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What Good Puppies!

Dogs have been bred to understand people from a young age, with about 40 percent of this ability having a genetic origin, New Scientist writes.

It adds that in a new study, researchers led by the University of Arizona's Evan MacLean administered a test of social skills to 375 Labrador and Golden Retriever puppies that were to be trained to become service dogs. As the researchers note in a new Current Biology paper, the eight-week-old puppies already knew human gestures, such as pointing, better than chance. As the dogs were pedigreed, the researchers could further estimate that genetic factors accounted for 43 percent of the variation in the dogs' understanding of pointing and for 40 percent of the variation in their attention to human faces when researchers spoke "baby talk" directed at the puppies, New Scientist adds.

"People have been interested in dogs' abilities to do these kinds of things for a long time, but there's always been debate about to what extent is this really in the biology of dogs, versus something they learn by palling around with humans," MacLean tells Ars Technica. "We found that there's definitely a strong genetic component, and they're definitely doing it from the get-go."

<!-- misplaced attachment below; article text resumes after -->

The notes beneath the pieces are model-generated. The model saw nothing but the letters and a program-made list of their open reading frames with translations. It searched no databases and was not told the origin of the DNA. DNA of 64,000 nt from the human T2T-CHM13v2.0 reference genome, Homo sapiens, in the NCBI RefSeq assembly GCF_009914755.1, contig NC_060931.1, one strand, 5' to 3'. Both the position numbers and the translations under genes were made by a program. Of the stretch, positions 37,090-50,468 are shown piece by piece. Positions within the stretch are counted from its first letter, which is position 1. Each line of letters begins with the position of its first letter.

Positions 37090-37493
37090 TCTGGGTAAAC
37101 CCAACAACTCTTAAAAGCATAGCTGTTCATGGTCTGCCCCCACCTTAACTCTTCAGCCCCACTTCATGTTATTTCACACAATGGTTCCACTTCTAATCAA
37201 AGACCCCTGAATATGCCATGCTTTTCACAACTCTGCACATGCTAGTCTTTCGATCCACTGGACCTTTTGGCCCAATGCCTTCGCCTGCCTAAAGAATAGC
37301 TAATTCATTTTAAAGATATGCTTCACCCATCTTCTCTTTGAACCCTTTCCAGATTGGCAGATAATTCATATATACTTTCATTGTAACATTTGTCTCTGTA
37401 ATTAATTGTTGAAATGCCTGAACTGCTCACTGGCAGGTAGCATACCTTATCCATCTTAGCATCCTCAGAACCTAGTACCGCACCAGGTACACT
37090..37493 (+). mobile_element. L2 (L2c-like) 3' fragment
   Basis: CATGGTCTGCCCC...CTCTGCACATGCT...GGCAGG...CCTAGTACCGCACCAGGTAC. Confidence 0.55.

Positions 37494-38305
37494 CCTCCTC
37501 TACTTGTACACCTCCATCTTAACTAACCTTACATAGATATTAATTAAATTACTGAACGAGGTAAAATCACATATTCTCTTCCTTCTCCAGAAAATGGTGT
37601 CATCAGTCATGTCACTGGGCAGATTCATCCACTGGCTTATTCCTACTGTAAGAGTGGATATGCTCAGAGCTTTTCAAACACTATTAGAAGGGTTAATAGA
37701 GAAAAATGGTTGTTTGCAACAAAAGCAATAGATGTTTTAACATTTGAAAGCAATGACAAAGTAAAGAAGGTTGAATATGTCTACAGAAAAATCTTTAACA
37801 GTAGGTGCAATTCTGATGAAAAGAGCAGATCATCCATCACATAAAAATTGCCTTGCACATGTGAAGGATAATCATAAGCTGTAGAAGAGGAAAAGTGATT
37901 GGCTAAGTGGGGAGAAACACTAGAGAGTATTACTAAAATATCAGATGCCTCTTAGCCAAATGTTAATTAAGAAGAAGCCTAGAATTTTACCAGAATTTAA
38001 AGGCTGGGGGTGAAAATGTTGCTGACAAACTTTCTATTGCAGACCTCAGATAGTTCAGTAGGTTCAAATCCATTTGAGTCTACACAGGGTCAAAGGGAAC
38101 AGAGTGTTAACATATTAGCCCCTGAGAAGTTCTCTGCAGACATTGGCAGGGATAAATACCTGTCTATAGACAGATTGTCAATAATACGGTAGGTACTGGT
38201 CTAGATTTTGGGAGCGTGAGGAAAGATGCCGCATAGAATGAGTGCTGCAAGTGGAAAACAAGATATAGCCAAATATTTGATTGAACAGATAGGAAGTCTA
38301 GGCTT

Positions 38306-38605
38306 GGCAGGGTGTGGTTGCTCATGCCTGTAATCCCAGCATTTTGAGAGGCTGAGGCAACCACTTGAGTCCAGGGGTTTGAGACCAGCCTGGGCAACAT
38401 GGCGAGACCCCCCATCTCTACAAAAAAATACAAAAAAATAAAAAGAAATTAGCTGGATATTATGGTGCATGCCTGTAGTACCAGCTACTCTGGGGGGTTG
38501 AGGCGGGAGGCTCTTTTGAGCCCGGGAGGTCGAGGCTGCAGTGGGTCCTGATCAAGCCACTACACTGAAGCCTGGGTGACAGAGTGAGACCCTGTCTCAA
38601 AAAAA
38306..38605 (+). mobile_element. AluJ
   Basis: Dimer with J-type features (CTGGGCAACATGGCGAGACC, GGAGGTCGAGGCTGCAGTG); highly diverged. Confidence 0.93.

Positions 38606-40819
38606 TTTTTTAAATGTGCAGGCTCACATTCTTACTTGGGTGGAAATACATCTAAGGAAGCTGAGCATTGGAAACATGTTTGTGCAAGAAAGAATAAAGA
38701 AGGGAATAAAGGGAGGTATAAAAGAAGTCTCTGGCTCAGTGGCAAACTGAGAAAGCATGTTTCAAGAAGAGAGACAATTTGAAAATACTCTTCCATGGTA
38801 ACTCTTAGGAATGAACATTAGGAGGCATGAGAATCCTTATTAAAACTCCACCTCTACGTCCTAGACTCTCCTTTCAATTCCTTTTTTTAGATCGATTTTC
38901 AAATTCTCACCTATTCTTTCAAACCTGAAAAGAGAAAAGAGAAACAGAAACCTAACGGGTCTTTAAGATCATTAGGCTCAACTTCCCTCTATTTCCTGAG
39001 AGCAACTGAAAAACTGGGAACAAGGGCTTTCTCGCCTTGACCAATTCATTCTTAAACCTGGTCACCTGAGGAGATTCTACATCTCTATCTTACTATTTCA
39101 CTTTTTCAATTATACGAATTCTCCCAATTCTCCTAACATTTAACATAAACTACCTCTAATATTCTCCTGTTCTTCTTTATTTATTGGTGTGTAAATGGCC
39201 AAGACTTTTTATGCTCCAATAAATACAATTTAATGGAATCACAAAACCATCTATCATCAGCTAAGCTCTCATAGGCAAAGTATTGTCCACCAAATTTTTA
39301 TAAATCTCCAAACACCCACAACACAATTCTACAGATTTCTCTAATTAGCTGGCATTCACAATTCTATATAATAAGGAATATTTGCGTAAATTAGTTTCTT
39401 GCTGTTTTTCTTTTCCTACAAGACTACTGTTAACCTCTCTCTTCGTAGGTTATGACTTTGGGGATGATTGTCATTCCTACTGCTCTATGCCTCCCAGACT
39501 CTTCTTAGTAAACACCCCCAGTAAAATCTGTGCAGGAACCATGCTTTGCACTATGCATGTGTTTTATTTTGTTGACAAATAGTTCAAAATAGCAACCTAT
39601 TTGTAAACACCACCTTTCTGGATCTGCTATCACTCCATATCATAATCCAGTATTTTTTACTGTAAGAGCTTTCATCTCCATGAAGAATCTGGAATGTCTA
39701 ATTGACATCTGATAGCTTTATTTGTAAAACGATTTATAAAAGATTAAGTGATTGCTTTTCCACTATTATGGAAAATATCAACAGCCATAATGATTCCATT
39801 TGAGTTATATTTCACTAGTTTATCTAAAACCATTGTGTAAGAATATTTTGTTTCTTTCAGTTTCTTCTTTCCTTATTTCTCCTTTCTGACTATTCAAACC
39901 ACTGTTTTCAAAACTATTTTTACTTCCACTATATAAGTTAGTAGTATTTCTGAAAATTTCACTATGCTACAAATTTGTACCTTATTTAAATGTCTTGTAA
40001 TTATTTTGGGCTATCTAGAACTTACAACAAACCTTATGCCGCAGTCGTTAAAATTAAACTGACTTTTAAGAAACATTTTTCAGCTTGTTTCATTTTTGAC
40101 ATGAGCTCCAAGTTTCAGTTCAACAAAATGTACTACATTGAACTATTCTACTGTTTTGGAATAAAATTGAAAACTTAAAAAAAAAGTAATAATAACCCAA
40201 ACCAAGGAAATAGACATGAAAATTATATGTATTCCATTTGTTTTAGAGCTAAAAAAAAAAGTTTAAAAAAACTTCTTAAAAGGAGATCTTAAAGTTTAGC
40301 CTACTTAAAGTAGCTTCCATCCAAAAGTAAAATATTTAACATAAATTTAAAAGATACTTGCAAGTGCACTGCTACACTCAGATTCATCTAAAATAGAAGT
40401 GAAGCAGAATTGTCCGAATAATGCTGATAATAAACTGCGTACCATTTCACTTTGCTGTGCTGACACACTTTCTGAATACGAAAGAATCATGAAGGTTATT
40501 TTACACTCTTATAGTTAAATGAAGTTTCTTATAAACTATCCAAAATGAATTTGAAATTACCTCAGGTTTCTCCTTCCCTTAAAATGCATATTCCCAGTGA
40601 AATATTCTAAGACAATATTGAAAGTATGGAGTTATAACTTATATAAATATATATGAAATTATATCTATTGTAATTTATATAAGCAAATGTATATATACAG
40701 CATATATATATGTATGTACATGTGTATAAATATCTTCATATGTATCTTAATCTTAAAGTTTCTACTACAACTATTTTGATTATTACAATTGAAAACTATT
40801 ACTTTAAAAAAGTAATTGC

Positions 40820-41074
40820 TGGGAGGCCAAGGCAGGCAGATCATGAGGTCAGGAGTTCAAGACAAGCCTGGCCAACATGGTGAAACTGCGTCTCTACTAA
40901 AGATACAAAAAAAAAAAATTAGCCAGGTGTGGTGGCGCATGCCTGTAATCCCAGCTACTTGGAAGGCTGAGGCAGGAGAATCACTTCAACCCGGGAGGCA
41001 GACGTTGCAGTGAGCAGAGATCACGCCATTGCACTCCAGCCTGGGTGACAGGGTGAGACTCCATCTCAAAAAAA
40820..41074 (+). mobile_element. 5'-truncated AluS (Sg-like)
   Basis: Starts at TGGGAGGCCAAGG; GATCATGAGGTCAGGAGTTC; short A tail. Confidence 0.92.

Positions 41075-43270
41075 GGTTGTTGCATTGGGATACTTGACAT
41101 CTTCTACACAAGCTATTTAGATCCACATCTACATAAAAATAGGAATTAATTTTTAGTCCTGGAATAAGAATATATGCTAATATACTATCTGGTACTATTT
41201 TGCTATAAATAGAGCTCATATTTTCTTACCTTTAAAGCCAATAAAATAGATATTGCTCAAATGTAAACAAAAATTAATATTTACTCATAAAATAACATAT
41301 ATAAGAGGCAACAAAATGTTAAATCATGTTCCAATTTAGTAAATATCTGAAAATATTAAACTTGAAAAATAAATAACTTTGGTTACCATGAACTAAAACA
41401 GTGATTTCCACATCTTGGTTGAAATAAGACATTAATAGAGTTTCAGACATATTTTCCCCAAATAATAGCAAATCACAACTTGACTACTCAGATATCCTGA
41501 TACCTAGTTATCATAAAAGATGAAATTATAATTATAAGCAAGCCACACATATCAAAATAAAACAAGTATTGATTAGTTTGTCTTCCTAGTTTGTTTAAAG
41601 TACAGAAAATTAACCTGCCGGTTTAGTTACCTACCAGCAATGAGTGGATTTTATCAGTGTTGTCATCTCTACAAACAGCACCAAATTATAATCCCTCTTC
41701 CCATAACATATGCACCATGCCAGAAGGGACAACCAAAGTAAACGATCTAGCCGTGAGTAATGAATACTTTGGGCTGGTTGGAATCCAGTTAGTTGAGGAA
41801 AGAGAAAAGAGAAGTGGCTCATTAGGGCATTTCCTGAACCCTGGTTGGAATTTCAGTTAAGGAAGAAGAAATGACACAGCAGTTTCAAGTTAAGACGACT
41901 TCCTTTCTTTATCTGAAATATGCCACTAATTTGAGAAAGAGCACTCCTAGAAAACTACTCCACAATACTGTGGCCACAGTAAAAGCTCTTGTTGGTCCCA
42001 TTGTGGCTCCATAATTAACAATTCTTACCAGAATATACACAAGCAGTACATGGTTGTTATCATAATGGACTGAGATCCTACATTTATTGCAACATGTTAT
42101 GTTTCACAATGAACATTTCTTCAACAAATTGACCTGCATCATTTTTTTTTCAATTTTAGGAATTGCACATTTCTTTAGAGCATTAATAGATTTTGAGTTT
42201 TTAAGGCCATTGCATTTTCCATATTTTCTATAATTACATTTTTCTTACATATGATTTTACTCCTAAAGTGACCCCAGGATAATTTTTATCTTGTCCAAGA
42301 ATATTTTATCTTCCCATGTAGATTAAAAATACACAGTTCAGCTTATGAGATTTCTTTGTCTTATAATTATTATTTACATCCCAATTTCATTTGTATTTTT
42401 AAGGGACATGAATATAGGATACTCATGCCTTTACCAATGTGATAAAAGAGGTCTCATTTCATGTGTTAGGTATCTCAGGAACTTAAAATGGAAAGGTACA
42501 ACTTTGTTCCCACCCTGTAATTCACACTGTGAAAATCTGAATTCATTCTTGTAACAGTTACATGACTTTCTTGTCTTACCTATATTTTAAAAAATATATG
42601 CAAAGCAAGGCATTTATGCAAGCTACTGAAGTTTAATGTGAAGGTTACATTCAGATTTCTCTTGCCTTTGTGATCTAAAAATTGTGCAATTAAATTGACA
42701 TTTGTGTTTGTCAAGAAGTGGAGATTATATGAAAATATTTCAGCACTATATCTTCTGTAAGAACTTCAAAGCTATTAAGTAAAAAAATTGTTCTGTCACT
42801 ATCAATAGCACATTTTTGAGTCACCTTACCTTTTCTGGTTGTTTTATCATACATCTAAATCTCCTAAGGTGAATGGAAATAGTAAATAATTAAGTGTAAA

First author Emily Bray, a postdoc at Arizona, adds at CNN that there's more work to be done to trace which traits go with which genes. "There's lots of work to be done with puppies," she tells it. "It's a tough job, but someone has to do it."

The Scan

More Boosters for US

Following US Food and Drug Administration authorization, the Centers for Disease Control and Prevention has endorsed booster doses of the Moderna and Johnson & Johnson SARS-CoV-2 vaccines, the Washington Post writes.

From a Pig

A genetically modified pig kidney was transplanted into a human without triggering an immune response, Reuters reports.

For Privacy's Sake

Wired reports that more US states are passing genetic privacy laws.

Science Paper on How Poaching Drove Evolution in African Elephants

In Science this week: poaching has led to the rapid evolution of tuskless African elephants.